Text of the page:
• Allow to simmer for… a while. There is no real time measurement for this, but the longer you let it go, the thicker it will get.
  • A couple minutes before serving, add in the cream and mix well, then allow to heat back up to a simmer. This tends to bring spiciness down a bit. When I ate it this past weekend, there was a good strong kick on the palate at first, but no burning afterwards… you knew you had eaten something spicy, but that was all.

Serve over rice.

(I was not able to serve this over rice at the fair, but people enjoyed it all the same.)

A couple of notes:

  • The raisins will continue to soak in moisture and juices. If you store this in the fridge for 24 hours. they will swell back up to the size of grapes, but they will be curried grapes… delicious!
  • As this rests over time, it will tend to get spicier and have more of a kick.
  • If you want to kick up the spiciness, try adding in some sambal oelek.

Thanks for sharing this with us, Jon!  Now for the questions. 😉


10 thoughts on “Guest Jon Akers, Medieval Faire Chef Extraordinaire

  1. Thanks for sharing, Jon! I’m sure my SIL will love it. Her husband is an avid hunter and they often have venison stored away in the freezer. (I’m a veg so I still prefer to think of venison as Bambi.) 😉

    • I said this in another comment, but meat is really optional… it can always be substituted with something else… mushrooms might be VERY interesting (I would have to think on the taste combination of that), but potatoes and cauliflower are very common. Tofu would also work pretty well. When it comes to vegetables, you want something that won’t necessarily break apart fast (don’t overcook those potatoes!) but will also soak up the flavors of the food surrounding it (green beans would be weird, for instance).

      While cauliflower (or broccoli) doesn’t really soak the flavors inside, it has all those little crevices where the flavors can sort of hang out, which is just nice.

    • Reduce the amount of curry powder, I would say. If it seems a bit runny, you can thicken it with some corn starch or a slurry of regular flower (AP, self-rising, whatever…)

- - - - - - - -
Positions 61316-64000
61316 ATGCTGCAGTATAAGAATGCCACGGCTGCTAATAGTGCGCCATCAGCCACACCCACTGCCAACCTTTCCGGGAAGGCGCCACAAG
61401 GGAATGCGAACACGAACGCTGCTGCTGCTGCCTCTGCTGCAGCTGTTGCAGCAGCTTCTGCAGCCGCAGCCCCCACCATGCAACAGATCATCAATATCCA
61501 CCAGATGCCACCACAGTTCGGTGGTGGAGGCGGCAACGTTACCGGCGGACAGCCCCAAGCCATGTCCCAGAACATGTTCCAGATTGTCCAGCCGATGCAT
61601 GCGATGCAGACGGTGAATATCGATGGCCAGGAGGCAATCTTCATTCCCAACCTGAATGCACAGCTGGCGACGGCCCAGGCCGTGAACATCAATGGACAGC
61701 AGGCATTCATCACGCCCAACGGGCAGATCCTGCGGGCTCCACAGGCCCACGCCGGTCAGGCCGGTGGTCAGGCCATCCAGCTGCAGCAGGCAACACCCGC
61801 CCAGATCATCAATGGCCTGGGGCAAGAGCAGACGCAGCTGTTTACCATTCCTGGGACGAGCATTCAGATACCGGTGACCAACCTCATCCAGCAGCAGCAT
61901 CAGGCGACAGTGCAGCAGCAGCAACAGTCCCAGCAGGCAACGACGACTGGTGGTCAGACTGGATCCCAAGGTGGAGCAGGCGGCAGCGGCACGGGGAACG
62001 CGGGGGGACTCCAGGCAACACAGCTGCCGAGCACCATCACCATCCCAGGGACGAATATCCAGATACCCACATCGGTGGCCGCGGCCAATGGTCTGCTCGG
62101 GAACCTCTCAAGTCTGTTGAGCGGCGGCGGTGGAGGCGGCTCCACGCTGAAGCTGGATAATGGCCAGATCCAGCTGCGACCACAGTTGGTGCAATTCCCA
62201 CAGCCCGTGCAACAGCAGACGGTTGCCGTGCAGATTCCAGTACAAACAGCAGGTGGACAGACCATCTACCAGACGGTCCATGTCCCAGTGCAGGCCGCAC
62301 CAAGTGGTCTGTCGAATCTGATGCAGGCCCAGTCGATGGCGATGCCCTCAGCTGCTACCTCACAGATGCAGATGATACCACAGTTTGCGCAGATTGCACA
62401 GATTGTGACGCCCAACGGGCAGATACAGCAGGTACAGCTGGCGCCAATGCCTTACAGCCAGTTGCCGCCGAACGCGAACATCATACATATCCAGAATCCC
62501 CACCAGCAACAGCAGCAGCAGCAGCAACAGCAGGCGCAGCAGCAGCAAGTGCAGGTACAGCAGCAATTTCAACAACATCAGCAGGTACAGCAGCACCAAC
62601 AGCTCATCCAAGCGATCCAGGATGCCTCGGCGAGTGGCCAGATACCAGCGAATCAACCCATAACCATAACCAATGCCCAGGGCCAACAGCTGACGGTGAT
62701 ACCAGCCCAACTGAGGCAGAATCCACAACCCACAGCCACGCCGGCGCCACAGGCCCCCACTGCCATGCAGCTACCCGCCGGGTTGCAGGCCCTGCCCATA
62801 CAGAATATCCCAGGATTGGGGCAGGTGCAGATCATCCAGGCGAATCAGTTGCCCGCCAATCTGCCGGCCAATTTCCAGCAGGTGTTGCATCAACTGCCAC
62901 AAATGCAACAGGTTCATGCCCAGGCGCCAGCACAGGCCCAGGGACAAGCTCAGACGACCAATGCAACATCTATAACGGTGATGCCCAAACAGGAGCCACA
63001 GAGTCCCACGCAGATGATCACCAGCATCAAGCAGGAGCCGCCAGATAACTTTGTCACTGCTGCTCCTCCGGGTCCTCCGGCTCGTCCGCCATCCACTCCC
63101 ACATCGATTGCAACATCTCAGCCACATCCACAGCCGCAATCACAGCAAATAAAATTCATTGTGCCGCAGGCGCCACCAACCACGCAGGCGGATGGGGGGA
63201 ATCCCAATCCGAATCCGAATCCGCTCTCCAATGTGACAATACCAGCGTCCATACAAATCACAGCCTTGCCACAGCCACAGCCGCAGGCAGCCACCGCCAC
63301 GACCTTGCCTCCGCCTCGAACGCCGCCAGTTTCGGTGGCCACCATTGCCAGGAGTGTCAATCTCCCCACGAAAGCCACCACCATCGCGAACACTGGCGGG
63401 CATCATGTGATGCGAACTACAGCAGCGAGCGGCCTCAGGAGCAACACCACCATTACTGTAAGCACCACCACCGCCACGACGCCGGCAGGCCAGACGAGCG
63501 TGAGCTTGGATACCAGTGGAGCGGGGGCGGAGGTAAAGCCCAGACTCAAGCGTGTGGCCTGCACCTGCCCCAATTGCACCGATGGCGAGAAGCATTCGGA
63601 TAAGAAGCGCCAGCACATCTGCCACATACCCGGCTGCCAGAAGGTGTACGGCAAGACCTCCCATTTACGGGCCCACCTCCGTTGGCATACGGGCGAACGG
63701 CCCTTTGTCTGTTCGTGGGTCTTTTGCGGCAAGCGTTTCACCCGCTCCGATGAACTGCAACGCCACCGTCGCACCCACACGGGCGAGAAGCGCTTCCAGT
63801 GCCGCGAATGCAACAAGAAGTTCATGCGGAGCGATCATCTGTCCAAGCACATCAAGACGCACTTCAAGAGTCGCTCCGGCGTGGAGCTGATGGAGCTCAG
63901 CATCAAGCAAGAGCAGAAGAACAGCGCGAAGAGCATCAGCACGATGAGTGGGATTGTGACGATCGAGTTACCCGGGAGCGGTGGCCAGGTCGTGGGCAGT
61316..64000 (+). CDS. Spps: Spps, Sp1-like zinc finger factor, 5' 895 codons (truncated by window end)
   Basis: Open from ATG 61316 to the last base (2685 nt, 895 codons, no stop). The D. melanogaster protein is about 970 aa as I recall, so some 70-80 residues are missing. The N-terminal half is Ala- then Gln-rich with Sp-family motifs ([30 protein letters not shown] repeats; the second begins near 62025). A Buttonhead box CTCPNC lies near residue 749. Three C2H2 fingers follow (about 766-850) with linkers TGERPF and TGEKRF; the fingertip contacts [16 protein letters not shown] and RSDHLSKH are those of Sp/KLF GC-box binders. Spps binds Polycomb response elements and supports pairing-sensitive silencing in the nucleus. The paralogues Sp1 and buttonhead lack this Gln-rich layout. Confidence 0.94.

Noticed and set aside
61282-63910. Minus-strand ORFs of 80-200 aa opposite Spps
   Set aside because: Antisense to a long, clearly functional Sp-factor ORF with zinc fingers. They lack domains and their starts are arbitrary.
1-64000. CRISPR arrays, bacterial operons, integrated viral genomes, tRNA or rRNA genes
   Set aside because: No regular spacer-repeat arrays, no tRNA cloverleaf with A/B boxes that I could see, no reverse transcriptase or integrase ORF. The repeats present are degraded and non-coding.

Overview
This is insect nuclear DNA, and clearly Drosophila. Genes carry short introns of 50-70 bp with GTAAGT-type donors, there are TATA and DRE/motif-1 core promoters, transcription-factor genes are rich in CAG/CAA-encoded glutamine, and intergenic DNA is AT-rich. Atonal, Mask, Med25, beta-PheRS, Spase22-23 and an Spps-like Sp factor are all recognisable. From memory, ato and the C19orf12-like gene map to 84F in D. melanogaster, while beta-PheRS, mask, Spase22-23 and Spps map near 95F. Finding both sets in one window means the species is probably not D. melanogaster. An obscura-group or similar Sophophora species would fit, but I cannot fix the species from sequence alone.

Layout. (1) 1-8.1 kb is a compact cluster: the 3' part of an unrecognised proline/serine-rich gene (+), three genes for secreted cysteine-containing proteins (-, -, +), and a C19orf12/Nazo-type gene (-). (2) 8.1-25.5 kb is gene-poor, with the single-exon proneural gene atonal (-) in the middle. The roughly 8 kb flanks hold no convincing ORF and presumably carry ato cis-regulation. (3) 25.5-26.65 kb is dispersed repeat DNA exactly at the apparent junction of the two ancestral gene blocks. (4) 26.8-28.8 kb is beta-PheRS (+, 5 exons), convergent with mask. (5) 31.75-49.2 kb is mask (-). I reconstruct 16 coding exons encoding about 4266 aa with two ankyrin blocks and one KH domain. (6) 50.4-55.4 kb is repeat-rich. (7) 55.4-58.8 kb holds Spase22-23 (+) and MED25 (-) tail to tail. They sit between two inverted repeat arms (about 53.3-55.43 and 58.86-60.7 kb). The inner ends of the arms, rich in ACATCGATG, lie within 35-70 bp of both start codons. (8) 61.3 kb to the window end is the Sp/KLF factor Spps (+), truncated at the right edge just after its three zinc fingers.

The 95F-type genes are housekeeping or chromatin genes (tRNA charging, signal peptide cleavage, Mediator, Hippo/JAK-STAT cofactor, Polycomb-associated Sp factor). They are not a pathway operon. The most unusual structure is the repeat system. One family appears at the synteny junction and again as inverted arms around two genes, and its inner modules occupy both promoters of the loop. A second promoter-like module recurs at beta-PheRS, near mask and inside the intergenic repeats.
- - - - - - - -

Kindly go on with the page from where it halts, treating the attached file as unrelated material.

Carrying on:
• It is basically a chili sauce made only from chilies, so that the heat of the dish is raised without altering the flavour very much.

      There are some chilies out there made from things like Scotch Bonnets and stuff, and while that will bring on the heat, they also change the flavour dramatically. Imagine, if you will, adding something like Tabasco sauce to something… you have to be very careful with Tabasco, because one drop too much and the entire dish will taste only of Tabasco…

      Sambal on the other hand is simply ground chilies. Delicious stuff… you can find it in pretty much any asian supply store, and probably in a good regular supermarket that has a decent imports aisle.

      • Okay. My sons love heat and are fond of competing with each other to see who can stand it (whatever “it” may be) the hottest. I’m sure they’ll want to know about this stuff. 😉

        I have a confession to make. I’ve never had curried anything. I think I’ve been afraid of the spiciness. So, I bought some a while back, but haven’t use it yet. This recipe will be my first foray into the world of curry. However, I’ll have to use beef since I have no venison.

      • Yeah, obviously the venison is going to be a tough one to get your hands on…

        Realistically, you can use any sort of ground meat… beef, pork, chicken, turkey, lamb… the possibilities are endless. If you want to go vegetarian, omit the meat and find something else to fill in… tofu would work, but other vegetables would also be nice… chunks of cauliflower, potatoes (heavily used in England in curries!), etc.

        Also, if you want to sweeten it more, instead of cream, try using coconut milk.

  2. Pingback: Curried Empanadas | Chicklets in the Kitchen